Sorry, Coconut Oil Fans—the American Heart Association Says It's Not Healthy
By Liz Ritter, Executive Editor |
The American Heart Association released an advisory on Dietary Fats and Cardiovascular Disease this week and they aren't going so easy on coconut oil.
For starters, it has A LOT of saturated fat, which is kind of shocking since the report also says they found that "72 percent of the American public rated coconut oil as a 'healthy food.'" (By comparison, only 37 percent of nutritionists did.)
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"Researchers didn't see a difference between coconut oil and other oils high in saturated fat, like butter, beef fat and palm oil," USA Today reports. "In fact, 82 percent of the fat in coconut oil is saturated, according to the data—far beyond butter (63 percent), beef fat (50 percent) and pork lard (39 percent)."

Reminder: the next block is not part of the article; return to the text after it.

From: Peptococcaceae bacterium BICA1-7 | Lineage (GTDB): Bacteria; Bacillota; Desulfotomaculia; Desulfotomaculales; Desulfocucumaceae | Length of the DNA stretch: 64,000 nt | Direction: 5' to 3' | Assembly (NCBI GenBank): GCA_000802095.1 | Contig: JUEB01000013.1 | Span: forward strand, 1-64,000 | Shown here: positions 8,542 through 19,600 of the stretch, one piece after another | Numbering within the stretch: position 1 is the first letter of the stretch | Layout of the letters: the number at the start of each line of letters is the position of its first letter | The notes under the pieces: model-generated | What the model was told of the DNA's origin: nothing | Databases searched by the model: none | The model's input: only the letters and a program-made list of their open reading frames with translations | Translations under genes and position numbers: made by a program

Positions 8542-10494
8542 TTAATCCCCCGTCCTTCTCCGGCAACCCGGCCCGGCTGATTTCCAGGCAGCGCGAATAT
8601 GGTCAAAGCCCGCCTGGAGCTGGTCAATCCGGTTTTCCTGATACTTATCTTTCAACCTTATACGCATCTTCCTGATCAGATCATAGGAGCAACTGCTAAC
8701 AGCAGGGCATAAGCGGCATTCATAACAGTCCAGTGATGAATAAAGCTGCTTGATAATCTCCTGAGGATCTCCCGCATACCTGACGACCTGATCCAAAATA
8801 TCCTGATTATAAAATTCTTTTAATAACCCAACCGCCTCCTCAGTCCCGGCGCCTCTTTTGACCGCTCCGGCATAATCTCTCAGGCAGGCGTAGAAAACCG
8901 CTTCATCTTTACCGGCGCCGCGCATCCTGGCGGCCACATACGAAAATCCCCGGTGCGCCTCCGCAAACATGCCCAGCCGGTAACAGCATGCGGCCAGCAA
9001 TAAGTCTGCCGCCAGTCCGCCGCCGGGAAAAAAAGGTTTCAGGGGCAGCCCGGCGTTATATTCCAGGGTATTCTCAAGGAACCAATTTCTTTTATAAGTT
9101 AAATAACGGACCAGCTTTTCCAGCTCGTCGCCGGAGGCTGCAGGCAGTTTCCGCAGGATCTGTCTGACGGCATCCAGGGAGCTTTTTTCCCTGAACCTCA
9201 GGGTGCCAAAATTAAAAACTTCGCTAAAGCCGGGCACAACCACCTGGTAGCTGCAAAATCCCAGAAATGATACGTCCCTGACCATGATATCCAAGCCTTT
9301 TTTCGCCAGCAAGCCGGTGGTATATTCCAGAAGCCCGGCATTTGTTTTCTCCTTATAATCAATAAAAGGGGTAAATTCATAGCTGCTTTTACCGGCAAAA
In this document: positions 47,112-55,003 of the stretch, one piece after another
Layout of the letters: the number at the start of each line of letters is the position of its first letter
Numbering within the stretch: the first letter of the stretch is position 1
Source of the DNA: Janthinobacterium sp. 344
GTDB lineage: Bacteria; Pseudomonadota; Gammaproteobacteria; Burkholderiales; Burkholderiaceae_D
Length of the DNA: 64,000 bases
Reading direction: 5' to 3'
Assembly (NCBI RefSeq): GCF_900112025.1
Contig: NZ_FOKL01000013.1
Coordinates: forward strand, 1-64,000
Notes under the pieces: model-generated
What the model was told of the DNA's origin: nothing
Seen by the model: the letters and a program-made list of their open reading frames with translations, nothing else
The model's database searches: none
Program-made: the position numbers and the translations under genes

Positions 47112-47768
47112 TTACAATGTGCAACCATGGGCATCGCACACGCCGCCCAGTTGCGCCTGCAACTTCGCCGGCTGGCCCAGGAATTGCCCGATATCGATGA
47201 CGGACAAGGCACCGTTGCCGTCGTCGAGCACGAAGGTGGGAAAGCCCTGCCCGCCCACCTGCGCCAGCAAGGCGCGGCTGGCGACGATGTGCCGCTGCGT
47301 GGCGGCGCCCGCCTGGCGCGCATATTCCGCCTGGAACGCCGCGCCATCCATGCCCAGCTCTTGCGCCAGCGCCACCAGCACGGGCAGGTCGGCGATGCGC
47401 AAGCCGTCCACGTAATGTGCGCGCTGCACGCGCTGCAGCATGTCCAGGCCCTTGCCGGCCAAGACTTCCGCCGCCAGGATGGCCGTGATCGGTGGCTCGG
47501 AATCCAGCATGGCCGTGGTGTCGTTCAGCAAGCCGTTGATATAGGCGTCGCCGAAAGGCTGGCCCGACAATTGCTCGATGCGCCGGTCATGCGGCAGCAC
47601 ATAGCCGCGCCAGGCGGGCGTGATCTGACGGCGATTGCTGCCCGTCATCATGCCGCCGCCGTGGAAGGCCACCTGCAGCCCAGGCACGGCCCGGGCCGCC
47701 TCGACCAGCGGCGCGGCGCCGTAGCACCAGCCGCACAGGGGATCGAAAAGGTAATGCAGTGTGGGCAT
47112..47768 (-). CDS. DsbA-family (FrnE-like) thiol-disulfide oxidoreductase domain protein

Lead author, Frank Sacks, told USA Today he has "no idea why people think coconut oil is healthy."
The report also found that, in a "carefully controlled experiment that compared the effects of coconut oil, butter, and safflower oil supplying polyunsaturated linoleum acid, both butter and coconut oil raised LDL cholesterol [that's the 'bad cholesterol'] compared with safflower oil," while another "experiment found that coconut oil significantly increased LDL cholesterol compared with olive oil."
The strongest statement from the advisory: "Because coconut oil increases LDL cholesterol, a cause of CVD, and has no known offsetting favorable effects, we advise against the use of coconut oil."